At the start of our project we workshopped our core values using Common Cause material. There were many mutual values and ambitions but it was interesting to discover how differently they might be prioritised and presented. One principle was clear, any project of this kind needs to be inclusive.
The seminar made us consider how inclusive Edible Education currently is through questioning how it could be rolled out in Wales. Presently we do not have Welsh speakers in the group but this did make us consider to what extent we are succeeding to reach children with English as an additional language, which is common in London where we are based. Since the seminar, unprompted by us a teacher emailed some really heartening feedback, ‘For me as a spoken word educator in a school where 70% of students have English as an Additional Language, it allowed me to introduce global issues that have an impact locally with the aid of experts. The role of This Is Rubbish was instrumental in engaging the students in this complex issue.’ (Ms Brogan)
As a group working with values we had to be cautious of acting in a way that sets out to ‘change values’. No one felt comfortable with telling young people what to think or what to do, yet ultimately the programme aims to encourage behaviour change. An important point was raised at the seminar; no education is values neutral but that authenticity in how we deliver information is essential for positive outcomes.
All our workshops are designed to engage children through a variety of visual and kinaesthetic activities. Importantly, they all have the opportunity to eat food made from surplus. The underlying message is that there isnothing wrong with any of thisfood and it should not be thrown away. It was a values based choice not to focus on money as a motivator to reduce waste but let children think about what better solutions there are to throwing food away.
The overwhelming reaction to the scale of waste was that it was a bad thing that some people had too little while so much rotted in landfills. This is Rubbish are committed to presenting ‘waste’ food as good enough for everyone to eat and are opposed to the idea that redistribution through charities is the correct and only response to the problem. It is certainly one solution, but there is a danger of food surplus being presented as second hand food for second class people. How far the children we worked with were able to grasp this is unclear. Many suggested that it could be given to “poor” people but this is where the evaluation let us down. How does one ask the right questions in surveys or present the opportunity to explain what lies beneath those kind of statements? We are keen to encourage values relating to equity. However, some of the children were as young as 7. Can they be expected to understand more than this? Does it matter? Isn’t it good enough that they are beginning to to make connections between the negative impacts of food waste at all?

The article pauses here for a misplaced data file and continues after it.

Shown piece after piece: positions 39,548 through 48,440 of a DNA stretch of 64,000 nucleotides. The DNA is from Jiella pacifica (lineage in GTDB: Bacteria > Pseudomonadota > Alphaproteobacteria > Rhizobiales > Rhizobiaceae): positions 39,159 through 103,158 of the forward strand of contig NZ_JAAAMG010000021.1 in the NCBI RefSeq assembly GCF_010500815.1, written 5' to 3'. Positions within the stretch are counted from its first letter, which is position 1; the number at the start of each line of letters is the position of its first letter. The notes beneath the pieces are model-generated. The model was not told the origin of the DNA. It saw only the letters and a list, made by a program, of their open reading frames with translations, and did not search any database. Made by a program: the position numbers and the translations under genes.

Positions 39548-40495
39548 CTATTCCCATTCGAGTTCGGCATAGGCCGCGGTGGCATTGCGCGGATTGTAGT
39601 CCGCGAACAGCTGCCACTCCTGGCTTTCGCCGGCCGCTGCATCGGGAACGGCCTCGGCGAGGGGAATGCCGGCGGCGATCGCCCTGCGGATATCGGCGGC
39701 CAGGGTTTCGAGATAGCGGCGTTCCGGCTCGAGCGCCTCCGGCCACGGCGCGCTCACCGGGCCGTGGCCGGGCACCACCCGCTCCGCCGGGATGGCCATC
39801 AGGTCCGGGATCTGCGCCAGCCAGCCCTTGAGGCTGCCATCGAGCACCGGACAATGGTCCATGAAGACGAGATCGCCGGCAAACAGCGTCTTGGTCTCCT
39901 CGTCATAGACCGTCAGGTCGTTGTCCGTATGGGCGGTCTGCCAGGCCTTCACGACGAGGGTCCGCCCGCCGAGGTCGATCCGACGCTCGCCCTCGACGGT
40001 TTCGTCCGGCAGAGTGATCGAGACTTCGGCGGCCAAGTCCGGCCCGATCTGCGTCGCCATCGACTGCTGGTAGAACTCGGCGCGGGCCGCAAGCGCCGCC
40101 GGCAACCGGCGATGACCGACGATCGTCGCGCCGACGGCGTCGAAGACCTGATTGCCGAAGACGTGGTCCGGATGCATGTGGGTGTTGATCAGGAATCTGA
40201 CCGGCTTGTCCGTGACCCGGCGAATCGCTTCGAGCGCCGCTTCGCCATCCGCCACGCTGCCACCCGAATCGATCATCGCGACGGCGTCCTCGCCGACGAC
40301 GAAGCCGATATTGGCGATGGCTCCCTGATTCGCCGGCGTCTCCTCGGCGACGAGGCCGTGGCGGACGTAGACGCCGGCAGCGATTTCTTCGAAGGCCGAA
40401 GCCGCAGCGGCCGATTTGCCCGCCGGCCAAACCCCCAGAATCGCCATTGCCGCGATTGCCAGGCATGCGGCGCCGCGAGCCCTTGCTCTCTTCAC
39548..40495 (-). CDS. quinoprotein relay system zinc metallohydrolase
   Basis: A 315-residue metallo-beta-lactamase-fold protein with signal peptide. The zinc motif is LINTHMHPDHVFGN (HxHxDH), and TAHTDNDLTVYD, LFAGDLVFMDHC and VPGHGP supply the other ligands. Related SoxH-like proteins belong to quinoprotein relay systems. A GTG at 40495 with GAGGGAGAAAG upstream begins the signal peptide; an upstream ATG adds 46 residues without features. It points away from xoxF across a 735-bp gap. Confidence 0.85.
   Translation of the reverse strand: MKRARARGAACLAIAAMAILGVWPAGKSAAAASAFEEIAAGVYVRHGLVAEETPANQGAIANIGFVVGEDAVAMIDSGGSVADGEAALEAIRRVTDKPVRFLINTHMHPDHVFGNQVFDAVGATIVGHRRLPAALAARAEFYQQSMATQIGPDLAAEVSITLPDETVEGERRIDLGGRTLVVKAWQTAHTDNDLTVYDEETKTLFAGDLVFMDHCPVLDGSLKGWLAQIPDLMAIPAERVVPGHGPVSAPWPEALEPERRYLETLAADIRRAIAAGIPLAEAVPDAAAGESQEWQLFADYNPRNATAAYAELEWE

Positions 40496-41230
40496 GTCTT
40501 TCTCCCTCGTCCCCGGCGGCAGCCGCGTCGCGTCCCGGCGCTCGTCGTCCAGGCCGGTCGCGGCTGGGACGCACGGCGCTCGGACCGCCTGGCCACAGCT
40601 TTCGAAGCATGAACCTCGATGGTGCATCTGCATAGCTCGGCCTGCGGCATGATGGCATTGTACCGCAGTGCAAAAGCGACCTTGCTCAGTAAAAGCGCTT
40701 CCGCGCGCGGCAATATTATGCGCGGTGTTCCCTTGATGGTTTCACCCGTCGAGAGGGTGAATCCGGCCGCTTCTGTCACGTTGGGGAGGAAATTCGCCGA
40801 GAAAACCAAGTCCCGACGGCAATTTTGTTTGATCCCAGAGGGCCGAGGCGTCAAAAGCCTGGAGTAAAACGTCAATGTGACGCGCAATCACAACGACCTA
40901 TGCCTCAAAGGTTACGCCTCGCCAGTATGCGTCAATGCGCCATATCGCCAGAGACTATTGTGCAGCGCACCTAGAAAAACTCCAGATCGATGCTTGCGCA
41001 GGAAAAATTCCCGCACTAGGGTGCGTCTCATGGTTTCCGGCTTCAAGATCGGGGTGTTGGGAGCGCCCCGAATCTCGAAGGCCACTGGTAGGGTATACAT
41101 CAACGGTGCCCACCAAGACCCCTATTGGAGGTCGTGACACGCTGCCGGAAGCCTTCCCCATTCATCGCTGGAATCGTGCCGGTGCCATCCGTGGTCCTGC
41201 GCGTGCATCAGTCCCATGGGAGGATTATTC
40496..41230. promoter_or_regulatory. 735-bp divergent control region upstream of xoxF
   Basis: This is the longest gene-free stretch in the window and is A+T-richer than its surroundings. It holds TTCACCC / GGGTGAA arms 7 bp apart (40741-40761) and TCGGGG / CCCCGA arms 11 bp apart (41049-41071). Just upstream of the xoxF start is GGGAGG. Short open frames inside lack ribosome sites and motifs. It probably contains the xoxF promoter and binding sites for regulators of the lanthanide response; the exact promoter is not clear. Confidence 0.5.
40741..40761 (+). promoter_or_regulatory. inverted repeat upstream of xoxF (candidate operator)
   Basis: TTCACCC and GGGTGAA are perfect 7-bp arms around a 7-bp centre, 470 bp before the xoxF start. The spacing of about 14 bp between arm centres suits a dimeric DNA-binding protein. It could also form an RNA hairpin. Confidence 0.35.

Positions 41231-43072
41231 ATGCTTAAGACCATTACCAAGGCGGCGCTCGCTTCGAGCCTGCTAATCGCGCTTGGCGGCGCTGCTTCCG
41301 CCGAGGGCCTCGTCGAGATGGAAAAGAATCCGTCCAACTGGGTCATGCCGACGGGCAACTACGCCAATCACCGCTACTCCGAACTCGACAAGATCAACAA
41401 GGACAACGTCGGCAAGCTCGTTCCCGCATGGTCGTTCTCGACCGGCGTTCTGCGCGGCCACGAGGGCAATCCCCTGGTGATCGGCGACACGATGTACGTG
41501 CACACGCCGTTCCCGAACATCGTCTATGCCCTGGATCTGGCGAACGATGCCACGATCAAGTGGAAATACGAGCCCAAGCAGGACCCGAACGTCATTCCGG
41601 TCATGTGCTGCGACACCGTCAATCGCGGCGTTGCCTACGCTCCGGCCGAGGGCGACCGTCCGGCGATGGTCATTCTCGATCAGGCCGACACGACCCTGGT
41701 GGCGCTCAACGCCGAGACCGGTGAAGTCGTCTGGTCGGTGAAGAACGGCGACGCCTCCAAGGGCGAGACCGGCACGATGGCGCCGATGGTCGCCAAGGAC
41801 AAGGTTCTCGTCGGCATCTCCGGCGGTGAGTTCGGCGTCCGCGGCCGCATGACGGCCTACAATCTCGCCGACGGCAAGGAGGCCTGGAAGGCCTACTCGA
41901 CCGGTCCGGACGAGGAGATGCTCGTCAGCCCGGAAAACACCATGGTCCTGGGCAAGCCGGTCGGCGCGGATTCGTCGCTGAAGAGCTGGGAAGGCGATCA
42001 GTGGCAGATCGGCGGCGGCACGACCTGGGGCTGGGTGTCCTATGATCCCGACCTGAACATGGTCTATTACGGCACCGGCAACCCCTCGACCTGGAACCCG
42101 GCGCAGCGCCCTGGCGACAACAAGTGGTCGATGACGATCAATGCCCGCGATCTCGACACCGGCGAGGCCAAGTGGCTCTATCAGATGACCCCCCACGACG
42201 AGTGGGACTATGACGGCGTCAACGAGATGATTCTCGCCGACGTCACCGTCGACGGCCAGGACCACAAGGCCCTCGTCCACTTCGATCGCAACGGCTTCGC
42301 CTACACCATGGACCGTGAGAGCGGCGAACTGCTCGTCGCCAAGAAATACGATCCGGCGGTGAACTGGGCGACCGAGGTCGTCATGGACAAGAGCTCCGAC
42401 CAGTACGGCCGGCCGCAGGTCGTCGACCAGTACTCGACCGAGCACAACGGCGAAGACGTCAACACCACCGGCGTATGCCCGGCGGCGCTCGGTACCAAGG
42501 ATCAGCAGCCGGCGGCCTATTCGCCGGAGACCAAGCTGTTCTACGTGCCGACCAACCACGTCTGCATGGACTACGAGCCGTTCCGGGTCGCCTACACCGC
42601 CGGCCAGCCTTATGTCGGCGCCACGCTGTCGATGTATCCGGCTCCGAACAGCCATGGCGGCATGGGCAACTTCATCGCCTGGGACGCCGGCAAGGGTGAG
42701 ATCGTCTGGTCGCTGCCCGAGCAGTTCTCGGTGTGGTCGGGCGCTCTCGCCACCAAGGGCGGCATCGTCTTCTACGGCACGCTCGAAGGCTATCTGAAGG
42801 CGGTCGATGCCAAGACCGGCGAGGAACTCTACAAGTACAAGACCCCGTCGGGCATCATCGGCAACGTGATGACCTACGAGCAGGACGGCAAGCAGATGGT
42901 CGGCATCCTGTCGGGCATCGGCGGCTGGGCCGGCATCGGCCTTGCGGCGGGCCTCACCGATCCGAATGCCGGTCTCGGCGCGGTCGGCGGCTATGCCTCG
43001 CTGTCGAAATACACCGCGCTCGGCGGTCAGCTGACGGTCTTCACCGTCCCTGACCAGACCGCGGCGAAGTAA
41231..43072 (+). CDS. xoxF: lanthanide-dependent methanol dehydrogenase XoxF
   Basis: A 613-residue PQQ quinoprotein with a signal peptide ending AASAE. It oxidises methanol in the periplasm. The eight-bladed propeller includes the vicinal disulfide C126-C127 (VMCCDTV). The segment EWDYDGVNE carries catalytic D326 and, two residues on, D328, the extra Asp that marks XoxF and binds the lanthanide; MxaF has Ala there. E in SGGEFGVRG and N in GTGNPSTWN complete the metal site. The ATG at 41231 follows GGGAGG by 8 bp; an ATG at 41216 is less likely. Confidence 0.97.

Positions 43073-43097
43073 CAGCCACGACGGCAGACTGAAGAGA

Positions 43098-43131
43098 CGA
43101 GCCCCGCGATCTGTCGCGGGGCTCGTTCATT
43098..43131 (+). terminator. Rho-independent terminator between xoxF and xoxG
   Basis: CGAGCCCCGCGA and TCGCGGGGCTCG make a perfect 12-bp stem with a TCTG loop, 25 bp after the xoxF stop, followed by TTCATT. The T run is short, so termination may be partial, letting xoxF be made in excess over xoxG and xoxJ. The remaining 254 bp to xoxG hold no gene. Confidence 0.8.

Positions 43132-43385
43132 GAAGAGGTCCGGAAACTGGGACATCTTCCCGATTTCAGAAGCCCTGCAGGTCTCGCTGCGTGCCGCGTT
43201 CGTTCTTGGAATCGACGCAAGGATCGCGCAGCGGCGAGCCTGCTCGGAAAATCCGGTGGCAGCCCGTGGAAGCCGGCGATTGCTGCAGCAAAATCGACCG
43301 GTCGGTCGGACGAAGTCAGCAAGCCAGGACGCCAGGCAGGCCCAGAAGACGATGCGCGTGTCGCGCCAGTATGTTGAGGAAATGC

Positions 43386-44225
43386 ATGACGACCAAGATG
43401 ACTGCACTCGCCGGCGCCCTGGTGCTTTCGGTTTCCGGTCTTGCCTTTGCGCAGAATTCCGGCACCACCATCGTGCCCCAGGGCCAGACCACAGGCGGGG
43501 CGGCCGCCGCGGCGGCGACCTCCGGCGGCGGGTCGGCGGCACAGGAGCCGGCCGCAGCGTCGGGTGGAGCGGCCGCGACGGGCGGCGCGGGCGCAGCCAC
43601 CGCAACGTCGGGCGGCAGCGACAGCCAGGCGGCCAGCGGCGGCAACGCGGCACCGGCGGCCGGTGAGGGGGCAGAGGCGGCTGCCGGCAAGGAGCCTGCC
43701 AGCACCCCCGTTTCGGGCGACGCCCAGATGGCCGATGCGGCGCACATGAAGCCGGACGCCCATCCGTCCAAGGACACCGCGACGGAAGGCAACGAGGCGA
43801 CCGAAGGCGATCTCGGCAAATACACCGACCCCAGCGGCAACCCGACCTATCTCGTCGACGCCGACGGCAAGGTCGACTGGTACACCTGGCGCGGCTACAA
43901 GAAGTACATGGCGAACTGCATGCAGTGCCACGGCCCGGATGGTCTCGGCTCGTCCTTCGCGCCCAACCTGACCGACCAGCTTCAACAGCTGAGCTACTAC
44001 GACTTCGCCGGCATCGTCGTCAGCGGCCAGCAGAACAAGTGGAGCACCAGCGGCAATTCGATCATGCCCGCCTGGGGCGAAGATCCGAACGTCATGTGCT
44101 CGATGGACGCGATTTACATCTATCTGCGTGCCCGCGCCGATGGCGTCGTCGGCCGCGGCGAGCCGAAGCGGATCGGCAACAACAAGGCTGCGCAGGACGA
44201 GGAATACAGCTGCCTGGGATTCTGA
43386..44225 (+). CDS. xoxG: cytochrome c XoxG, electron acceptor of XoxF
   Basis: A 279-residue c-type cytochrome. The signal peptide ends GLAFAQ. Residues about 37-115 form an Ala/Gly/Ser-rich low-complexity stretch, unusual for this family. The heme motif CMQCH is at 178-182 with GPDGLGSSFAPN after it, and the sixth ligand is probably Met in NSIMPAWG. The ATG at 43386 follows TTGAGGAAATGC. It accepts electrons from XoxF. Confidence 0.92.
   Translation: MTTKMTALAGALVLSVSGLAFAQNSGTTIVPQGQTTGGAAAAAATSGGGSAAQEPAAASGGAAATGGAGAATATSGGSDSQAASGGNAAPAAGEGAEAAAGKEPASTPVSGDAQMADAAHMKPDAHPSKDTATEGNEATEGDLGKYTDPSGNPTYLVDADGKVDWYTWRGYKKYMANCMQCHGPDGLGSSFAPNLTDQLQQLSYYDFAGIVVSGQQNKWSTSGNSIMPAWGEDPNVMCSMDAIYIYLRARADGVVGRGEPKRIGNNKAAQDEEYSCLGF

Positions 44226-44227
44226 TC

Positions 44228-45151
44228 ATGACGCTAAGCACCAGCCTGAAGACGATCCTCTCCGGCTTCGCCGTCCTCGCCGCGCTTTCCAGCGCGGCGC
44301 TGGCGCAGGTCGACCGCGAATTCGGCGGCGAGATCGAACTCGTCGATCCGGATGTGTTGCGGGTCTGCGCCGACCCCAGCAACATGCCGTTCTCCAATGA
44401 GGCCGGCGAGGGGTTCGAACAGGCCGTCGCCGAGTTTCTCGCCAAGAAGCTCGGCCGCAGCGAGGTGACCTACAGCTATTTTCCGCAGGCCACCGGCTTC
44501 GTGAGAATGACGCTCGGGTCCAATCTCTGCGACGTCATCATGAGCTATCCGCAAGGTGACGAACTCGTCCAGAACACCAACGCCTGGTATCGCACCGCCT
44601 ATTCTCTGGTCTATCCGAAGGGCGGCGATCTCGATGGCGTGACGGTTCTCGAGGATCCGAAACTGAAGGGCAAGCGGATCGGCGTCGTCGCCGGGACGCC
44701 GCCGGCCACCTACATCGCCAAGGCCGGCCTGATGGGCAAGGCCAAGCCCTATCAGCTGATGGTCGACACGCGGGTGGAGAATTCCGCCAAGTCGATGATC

We had underwhelming results from tick box surveys we used. There seemed a pretty unanimous agreement at the seminar that in values led work that kind of assessment was quite meaningless. Our final activity, letting children write or draw what they thought was important, was not initially intended as an assessment but yielded much more interesting material. However we are still struggling with the wording of the question. The more imaginative the question, the more inspiring the answer. The more imaginative the question, the further we drifted from having any evidence that children were meeting our differentiated learning outcomes;
This presents a good case for us abandoning our rigid learning outcomes or success criteria but in so doing we lose a valuable tool by which we can evaluate our areas for improvement, the degree to which we are achieving inclusivity and tangible results for teachers and funders.
We are now in a position where we must decide if all our data necessarily must be comparable for analysis or whether we encourage expression at the expense of standardisation of assessment material. The next phase of this project will see us examining our objectives in order to answer some of these questions, but it remains safe tosay, the children have all enjoyed the work we are doing and seem keen to act to fight food waste, however they perceive this.